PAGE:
As the edge computing market has emerged, there is also a growth of more niche software solutions. New business value is being created from novel solutions catering specifically to the edge infrastructure. Deeplite, founded last year, is looking to replicate the deep-learning based neural networking capabilities on the edge, which currently runs on centralized high-powered graphical processing units, using highly complex power processing and, on average, using 3000 hours of electricity per running cycle. Through redesigning high-performance algorithms, neural networking optimizes and forecasts a high throughput of distributed data but remains a few MB in size. By integrating edge application capabilities, the reduction in size of more advanced analytics will create a broader set of opportunities to capture value and reduce operational expenditure. Figure 2 outlines some of the investments made into edge computing innovators.
Since business-specific drivers for energy companies are dependent on where a player sits on the digitization journey, many begin with single applications, typically around asset instrumentation, before running predictive analytics and asset process optimization in real-time:
- Saudi Aramco, a customer and investor in Foghorn, used edge computing for flare stack monitoring in a gas refinery, addressing issues with limited communications, computer resources, environmental and regulatory compliance and maintenance costs.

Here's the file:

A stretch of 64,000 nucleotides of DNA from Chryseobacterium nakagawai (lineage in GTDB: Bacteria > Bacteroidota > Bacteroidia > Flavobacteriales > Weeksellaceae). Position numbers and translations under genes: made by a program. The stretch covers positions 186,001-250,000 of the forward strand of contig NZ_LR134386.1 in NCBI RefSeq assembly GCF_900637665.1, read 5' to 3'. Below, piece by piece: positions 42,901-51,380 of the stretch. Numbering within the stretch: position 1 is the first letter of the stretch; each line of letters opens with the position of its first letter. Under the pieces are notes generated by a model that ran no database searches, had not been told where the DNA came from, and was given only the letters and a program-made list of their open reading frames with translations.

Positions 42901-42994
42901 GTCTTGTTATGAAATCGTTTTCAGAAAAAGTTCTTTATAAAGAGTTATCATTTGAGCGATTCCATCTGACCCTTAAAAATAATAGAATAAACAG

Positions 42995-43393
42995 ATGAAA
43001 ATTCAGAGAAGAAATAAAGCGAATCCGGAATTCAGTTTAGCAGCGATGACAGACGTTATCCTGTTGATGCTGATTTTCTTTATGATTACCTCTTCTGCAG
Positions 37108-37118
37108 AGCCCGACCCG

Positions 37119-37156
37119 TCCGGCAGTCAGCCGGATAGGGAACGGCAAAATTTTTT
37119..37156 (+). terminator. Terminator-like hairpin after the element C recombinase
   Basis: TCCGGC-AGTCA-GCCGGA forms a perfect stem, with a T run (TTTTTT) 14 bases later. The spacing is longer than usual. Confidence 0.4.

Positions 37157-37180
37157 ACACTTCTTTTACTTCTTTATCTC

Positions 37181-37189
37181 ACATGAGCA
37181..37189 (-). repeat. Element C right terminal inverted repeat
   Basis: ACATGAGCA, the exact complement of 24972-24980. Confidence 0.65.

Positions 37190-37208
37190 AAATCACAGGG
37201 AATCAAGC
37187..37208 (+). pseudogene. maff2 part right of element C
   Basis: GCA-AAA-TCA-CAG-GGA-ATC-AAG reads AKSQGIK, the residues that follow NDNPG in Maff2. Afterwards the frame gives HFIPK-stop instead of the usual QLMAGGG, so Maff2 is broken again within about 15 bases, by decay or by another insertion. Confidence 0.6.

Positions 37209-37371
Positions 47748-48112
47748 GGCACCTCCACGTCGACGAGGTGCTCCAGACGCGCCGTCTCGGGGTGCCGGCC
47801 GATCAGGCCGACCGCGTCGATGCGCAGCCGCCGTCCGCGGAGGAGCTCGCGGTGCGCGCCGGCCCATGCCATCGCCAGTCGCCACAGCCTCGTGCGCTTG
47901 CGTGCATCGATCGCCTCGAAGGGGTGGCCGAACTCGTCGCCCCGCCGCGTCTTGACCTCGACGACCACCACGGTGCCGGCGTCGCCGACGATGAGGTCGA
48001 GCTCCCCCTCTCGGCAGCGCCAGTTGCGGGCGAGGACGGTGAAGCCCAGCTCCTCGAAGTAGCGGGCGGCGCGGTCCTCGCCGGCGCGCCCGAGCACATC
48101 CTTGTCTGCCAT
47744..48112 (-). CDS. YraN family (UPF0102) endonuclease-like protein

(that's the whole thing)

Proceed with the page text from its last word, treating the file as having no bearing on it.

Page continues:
- National Grid, who utilize Pixeom’s solution, are running prescriptive analytics on the edge for real-time closed-loop optimization for some of their assets.
Challenges to overcome
- Unlike cloud-based processing systems, edge computing systems cannot support heavy-weight software due to hardware constraints. If the market continues to create small software duplicates, big data analysis and data warehousing will never be feasible with the existing framework of edge systems.
- A lack of a standardized framework among edge providers creates difficulty for customers and users looking for an edge provider they can trust for an extended period.
- The ability to develop software and hardware that can handle computational offloading from the cloud is critical.
Keep an eye on…
The evolving use cases in energy sector edge computing, include machine-to-machine security validation, blockchain for enhanced ledger-based communication between edge devices, and the use of 5G to enhance advanced edge computing capabilities (eg deep-learning and prescriptive optimization). Keep an eye on how edge computing will become ubiquitous across Distributed Energy Resources. From asset health monitoring of substations to country-scale grid transmission modelling, edge in energy is yet to have its biggest impact.